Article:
The global EV industry ended 2022 on a high note, selling close to 8.6 million units by the end of December of that year, according to Engadget. This is an increase of 2 million units from the previous year. While this is certainly an encouraging sign that total EV adoption is only a matter of time, it may still be a few years or even a few decades before EV registration numbers come up to that level.
The industry as a whole has yet to perfect such things as how to ship EVs and maximizing lead-to-order conversion. The EV revolution is on the horizon, but in order to drive sales this year, here’s what the EV industry should know.
Buyers Are Interested, But Held Back By Cost
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The uptick in sales speaks to a clear increase in buyer interest, but slow growth indicates that the cost of EVs is still prohibitive for the majority of consumers. With supply chain shortages still ongoing, it’s not likely that this will be resolved anytime soon. Still, consumer surveys are reporting encouraging statistics. Currently, 36 percent of Americans are in the market for an EV, according to Consumer Reports.
However, many of those interested say they may wait a few months more in the hopes that the price hike caused by supply shortages would abate. Ultimately however, those who need a car more urgently will end up buying a gas car. But the fact remains that demand is being driven up higher. Once price lowers down enough to reach a tipping point, we’re likely to see a significant spike in new EV registrations.
Making the Buying Process More Convenient May Drive up Sales
Supply issues present an important challenge to manufacturers. In order to secure profits, they’ll have to find ways to make EV models more affordable despite the lack of resources. Dealerships, however, have the advantage of attracting sales by making it more convenient for buyers to avail of EV incentives, such as federal tax credits. They can do this by handling all of the paperwork for them.
Several countries offer plenty of incentives to adopting EVs, but often require people to submit several different applications. Dealerships can also take advantage of grants from investment programs offered by manufacturers like Ford. Intended to broaden their market share, these will help insulate dealerships from the potential downturns if sales slow down even further.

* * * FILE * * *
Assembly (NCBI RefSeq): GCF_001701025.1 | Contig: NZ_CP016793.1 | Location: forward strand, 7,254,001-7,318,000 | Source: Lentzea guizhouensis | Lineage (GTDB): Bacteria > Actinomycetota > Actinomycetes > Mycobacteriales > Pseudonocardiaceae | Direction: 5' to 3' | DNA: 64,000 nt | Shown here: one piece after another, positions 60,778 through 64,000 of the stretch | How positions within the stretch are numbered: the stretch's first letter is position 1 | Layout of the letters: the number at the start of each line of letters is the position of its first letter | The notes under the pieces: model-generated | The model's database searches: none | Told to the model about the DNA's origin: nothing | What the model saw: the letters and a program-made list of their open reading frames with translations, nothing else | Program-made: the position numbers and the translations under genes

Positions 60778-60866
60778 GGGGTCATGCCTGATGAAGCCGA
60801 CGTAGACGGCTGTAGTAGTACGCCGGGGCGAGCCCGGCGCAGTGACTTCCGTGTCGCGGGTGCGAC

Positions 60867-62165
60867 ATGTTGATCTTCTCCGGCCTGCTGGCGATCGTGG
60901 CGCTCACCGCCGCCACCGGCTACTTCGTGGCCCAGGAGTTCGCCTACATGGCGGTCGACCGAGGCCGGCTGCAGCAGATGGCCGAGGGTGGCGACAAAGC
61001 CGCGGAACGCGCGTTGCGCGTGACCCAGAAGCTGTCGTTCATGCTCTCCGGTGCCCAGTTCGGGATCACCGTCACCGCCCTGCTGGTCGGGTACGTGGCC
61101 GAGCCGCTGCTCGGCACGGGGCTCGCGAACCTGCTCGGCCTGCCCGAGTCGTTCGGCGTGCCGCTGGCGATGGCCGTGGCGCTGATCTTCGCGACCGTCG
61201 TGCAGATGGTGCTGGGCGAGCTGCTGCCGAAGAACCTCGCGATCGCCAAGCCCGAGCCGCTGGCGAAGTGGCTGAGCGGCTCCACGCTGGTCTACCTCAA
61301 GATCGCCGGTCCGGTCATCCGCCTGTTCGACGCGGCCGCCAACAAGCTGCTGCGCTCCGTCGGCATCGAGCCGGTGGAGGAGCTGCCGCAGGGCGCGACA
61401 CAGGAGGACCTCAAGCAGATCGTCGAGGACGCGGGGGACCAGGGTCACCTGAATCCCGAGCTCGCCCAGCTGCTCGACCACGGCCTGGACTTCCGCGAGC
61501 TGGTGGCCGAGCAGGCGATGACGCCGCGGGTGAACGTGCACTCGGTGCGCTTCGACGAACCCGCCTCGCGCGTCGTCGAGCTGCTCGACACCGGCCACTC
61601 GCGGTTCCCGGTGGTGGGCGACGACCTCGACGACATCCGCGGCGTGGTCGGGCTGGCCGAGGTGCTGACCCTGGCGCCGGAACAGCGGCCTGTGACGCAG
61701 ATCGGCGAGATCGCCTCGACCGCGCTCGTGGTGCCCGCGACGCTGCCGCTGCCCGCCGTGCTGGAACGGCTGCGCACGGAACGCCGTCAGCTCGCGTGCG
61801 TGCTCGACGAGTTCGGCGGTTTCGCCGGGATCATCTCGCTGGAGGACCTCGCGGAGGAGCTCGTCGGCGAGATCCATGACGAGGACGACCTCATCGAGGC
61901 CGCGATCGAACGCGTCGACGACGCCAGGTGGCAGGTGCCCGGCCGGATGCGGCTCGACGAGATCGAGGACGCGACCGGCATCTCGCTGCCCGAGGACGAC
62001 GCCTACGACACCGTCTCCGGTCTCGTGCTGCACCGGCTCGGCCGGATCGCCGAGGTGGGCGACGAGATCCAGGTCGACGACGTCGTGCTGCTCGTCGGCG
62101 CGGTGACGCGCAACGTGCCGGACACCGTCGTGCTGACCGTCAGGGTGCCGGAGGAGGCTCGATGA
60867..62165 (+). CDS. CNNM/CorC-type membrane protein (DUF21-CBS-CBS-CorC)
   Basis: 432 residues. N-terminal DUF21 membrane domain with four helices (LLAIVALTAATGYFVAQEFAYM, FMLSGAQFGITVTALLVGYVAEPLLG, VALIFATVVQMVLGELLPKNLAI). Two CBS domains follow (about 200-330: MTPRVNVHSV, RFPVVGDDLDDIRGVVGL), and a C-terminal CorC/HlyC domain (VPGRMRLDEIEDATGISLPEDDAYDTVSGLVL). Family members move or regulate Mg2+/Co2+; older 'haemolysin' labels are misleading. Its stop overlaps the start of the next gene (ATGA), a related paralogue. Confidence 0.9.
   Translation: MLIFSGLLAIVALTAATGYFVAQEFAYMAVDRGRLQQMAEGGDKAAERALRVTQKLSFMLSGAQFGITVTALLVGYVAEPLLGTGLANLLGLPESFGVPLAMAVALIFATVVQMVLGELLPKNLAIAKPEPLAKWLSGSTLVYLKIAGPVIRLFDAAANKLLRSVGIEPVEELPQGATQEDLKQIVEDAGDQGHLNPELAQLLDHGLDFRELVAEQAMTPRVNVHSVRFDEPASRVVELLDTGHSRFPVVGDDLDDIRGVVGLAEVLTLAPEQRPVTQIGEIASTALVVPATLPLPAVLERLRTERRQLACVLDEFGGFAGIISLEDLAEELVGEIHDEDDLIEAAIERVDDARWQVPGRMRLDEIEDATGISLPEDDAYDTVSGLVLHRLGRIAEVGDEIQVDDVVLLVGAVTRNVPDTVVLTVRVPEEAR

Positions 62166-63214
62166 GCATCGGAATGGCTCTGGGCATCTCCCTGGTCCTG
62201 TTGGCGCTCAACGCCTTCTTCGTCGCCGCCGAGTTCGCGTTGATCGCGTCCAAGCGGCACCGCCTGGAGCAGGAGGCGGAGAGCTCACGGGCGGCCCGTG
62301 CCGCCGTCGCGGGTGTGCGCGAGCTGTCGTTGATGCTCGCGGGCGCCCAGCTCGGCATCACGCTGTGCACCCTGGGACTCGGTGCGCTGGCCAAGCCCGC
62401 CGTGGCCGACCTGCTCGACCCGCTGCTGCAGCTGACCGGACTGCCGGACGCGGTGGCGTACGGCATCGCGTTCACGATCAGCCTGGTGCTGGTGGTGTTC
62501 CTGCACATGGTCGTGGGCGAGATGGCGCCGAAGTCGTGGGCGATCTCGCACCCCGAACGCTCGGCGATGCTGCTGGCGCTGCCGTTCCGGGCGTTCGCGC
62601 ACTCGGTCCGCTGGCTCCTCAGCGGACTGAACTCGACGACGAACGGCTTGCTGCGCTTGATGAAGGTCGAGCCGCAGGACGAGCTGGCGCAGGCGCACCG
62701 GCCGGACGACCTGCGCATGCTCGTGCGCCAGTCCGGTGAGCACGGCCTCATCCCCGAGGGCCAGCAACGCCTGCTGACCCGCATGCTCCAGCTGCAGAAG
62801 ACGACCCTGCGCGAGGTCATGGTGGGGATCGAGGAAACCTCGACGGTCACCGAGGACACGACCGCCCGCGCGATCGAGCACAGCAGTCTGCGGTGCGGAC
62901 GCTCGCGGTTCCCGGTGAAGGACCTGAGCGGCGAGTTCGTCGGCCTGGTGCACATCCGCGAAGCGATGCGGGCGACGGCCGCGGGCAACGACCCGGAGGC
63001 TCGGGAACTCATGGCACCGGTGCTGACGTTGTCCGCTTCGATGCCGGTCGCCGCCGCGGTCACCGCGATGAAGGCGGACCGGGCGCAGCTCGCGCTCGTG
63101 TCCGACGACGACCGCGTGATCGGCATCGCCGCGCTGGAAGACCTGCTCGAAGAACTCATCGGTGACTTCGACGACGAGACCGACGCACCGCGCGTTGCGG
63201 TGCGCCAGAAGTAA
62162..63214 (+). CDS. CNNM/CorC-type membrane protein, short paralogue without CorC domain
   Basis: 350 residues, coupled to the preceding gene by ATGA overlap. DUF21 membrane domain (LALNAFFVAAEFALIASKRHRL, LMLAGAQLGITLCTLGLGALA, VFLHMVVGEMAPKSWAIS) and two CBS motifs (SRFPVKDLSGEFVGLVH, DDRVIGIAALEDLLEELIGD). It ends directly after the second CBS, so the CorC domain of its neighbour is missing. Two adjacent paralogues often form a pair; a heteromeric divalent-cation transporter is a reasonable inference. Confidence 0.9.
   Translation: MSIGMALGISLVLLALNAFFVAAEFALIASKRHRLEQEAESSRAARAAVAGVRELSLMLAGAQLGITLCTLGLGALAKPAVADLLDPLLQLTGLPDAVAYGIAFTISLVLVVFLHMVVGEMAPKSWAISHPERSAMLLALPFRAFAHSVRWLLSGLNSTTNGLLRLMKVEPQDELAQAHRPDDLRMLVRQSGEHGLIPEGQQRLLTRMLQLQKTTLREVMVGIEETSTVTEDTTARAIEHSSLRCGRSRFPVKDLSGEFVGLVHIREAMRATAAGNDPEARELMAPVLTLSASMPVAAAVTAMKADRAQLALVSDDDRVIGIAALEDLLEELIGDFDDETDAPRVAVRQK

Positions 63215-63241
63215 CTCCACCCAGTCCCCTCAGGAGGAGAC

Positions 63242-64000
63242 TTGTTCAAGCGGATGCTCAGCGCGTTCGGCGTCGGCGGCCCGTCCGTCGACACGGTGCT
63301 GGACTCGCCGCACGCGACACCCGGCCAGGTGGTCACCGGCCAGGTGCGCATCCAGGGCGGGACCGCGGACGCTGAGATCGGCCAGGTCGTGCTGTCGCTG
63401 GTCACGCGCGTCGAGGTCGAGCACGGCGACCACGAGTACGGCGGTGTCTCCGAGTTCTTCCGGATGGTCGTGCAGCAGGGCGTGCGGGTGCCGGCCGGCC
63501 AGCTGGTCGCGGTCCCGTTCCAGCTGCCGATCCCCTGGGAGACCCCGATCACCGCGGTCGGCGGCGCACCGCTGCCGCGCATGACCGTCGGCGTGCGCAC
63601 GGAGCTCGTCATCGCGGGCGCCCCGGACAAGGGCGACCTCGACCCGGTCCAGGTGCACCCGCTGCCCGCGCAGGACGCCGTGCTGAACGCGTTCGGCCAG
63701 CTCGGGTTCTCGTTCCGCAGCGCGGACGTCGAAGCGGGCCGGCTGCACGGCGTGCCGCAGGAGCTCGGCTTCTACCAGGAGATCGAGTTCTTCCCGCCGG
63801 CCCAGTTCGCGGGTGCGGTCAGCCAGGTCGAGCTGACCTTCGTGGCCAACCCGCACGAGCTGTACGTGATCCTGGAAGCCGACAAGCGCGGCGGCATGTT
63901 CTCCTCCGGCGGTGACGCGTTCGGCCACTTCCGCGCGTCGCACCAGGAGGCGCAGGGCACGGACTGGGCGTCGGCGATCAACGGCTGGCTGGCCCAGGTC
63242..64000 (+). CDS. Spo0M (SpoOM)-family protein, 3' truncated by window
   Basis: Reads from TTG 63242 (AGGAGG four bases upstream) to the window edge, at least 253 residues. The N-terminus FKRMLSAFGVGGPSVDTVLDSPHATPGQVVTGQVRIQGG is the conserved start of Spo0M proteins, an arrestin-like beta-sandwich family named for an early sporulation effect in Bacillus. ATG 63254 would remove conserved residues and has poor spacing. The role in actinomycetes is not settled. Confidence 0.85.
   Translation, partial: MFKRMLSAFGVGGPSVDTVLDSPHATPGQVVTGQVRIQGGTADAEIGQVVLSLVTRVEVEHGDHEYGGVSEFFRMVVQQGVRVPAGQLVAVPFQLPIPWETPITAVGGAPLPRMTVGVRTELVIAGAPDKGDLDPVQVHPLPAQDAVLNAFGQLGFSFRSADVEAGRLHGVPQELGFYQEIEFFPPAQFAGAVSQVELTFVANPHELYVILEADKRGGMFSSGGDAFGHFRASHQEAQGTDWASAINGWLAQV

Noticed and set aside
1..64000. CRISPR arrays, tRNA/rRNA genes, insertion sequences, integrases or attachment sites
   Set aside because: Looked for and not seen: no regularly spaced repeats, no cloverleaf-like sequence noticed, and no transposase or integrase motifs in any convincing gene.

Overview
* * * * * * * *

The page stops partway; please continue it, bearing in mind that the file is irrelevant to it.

Improvements in marketing strategies and other aspects of the industry are also in order if they are to eventually supplant internal combustion cars. To that end, there are a number of lessons the EV industry at large can take from its leaders. Tesla in particular sets a great example. Although known for its premium EVs, their tactics surrounding sales are a fantastic show of orchestration and coordination. Thanks to digitized admin, showroom, and analytics processes, Tesla salespeople can concentrate on selling more cars in a shorter amount of time.
Key Tech Areas Needed to Secure EV Markets
In order to truly hone into the world’s different consumer auto markets, EVs need to diversify in the same way traditional cars did. For example, in countries with relatively flat terrain like Germany and the US, the primary driving factor in vehicle choice is range, so long-haul models need to fully mature in order to truly capture those markets. Meanwhile, in highly urbanized places like India and South Korea, charging infrastructure is the top concern. Many technologies need to pass testing stages for EVs to truly dominate.
Across all markets, safety is a leading issue as well. EVs for the most part have all the trimmings of modern cars with advanced driver assist suites, but consumers are still worried about the likelihood of their cars’ onboard computer systems being hacked and putting them and their families in jeopardy.
This is one of the main reasons why EV interest went down in places like the US. As for this issue, EVs will have to find a compromise between simplifying their digital suites to minimize attack vectors and upping cybersecurity.
These major issues are already being sorted out by rising market competitors such as BYD. Once the dust clears and the industry at large has adapted to these problems, it’s likely that it will be nearly unrecognizable from how it is today.